Adopting a puppy? Keep This Thing in Mind When Buying Pet Insurance

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When my family decided to adopt a dog a few years ago, I was pretty adamant from the start that I didn’t want a puppy. It’s not that puppies aren’t incredibly cute. Is that they need a plot hard work and a lot of patience. And after potty training three kids, I wasn’t quite up to it to repeat the process with the dog.

Also, when you adopt a puppy, you can’t really be sure what type of dog you are adopting. It can easily take a year or more for a dog’s full personality to develop, and with young children in the mix, I wanted to focus on fostering a slightly older dog.

Yet, I know many people who would love nothing more than to adopt a puppy. And if you’re one of them, there’s nothing wrong with that, provided you’re aware and committed to the work involved.

But if you’re considering adopting a puppy, it’s important to be very careful about the pet insurance policy you purchase. Making the wrong choice could set you up for expensive pet care bills.

Pay attention to the lifetime maximums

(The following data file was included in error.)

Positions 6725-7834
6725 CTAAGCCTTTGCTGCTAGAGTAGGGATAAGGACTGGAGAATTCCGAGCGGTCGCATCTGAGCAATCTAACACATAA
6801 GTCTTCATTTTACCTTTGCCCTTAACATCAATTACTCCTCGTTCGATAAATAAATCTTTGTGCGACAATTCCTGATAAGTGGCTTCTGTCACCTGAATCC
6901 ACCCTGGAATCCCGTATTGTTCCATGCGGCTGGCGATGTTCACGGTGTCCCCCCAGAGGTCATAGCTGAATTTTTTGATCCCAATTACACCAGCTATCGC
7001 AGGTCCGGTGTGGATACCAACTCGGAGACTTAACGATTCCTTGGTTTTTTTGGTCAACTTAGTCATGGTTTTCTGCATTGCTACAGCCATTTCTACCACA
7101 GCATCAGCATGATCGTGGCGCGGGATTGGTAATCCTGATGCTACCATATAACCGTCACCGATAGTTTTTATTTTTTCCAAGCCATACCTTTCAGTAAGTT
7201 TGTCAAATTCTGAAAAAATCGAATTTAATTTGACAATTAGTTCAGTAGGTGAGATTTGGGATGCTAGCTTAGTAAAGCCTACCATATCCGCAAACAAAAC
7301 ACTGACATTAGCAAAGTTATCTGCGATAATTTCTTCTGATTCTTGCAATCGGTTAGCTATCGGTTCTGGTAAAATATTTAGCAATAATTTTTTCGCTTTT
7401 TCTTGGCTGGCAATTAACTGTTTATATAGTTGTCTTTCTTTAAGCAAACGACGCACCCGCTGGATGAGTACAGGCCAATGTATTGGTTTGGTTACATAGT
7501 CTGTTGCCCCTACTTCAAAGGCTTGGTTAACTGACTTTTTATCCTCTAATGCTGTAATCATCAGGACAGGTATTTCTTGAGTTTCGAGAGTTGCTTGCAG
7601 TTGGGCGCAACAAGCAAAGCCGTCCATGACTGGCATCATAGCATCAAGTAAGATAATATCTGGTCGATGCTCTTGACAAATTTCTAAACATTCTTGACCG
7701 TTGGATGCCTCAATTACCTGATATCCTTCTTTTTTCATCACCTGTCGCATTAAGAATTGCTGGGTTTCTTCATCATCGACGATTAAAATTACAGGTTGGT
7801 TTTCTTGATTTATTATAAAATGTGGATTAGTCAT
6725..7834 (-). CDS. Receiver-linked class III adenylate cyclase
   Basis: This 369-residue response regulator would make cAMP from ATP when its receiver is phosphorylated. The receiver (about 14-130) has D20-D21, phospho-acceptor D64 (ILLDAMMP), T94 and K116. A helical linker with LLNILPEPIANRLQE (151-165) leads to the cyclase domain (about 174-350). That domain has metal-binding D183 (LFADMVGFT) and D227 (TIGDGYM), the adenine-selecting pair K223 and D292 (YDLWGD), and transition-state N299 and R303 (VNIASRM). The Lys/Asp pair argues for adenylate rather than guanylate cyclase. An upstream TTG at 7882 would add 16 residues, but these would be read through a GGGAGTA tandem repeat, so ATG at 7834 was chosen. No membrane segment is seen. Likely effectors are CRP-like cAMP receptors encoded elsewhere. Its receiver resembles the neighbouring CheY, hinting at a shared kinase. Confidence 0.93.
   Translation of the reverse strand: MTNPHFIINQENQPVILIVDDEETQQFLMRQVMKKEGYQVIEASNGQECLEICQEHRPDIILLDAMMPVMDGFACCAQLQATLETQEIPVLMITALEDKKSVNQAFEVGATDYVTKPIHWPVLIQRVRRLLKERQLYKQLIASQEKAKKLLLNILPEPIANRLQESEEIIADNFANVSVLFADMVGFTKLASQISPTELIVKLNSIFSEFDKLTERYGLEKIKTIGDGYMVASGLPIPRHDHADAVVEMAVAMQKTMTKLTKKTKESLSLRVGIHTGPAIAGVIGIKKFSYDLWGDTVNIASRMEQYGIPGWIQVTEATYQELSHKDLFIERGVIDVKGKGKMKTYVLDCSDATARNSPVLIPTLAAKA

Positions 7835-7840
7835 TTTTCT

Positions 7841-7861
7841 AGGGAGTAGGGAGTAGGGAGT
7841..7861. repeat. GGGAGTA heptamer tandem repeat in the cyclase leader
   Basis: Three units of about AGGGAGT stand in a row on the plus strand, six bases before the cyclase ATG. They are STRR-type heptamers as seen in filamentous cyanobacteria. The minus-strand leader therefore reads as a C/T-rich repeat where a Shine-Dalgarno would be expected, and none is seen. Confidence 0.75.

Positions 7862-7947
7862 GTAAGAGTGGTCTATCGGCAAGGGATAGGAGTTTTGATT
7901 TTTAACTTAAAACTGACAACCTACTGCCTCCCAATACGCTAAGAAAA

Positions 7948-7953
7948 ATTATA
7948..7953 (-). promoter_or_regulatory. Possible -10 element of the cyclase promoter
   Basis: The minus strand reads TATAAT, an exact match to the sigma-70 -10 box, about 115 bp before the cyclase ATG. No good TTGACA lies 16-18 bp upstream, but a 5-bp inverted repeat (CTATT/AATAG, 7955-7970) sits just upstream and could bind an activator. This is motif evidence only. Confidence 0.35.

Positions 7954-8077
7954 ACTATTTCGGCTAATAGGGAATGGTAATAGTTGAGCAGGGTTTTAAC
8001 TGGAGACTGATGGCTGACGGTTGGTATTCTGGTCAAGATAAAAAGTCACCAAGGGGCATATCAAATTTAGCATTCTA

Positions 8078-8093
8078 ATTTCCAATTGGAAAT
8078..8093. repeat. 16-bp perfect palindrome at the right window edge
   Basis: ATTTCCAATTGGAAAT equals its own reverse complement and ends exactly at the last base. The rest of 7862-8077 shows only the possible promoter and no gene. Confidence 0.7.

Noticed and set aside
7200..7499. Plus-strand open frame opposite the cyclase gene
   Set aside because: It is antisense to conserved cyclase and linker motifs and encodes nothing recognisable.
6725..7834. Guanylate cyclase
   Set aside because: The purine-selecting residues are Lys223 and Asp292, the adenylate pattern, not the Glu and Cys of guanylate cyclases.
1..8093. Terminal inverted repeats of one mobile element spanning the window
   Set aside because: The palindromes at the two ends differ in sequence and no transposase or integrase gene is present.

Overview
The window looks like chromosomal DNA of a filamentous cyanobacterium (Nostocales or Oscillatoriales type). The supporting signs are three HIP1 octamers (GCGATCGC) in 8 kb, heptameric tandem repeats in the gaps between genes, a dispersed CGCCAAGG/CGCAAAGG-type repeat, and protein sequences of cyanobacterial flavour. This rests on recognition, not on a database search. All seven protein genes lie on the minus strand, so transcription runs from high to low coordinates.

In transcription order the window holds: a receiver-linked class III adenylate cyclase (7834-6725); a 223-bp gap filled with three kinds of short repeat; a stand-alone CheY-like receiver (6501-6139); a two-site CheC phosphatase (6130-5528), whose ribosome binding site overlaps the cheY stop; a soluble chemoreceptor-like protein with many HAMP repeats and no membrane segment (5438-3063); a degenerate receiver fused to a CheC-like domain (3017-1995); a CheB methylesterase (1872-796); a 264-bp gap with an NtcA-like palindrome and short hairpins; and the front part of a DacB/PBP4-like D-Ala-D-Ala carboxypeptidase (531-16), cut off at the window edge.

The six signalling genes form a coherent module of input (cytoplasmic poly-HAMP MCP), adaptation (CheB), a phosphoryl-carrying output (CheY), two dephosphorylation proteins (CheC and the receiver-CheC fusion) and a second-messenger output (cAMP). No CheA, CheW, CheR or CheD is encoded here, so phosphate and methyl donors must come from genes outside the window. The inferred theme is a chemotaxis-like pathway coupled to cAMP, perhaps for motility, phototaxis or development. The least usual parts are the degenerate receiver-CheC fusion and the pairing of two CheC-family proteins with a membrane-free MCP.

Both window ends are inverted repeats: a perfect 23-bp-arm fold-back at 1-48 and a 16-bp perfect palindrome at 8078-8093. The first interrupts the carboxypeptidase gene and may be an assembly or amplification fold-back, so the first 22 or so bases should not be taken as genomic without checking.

Pet insurance does not work exactly the same way as human health insurance. And a big distinction is that pet insurance policies often impose lifetime coverage limits – either general limits or limits tied to a specific condition. If you’re bringing home a young dog, this is something you need to be aware of, because you don’t want to end up with a policy whose lifespan you limit soon enough – not for a dog that might end up being with you for 12, 13, 14 or more years.

You will also want to consider the extent of coverage you are entitled to. Health issues can start very early in dogs, but sometimes they don’t show up until dogs get a bit older and become adults. Larger breeds, for example, may have joint problems from having to support a giant body on small legs. It’s the kind of problem that may not be obvious as a puppy, but comes to light later. So it’s a good idea to get pet insurance with a decent level of coverage overall.

do not wait

You might assume that you don’t need pet insurance the moment you bring home a puppy. But you never know when a health issue might arise, so it’s best to get that coverage in place right away.

Additionally, dogs of any age can get sick or injured. Your pup could drink contaminated water on a walk and end up with a parasite that needs treatment. And this is just one example. Rather than taking risks with a new dog, make sure you’re financially covered by getting pet insurance right away.

At the same time, definitely fill up your savings account before introducing a puppy into the mix. Another quirk of pet insurance is that you will often have to pay for your pet’s medical services yourself and then wait to be reimbursed. It is therefore important to have cash to cover these costs until your insurer reimburses you.

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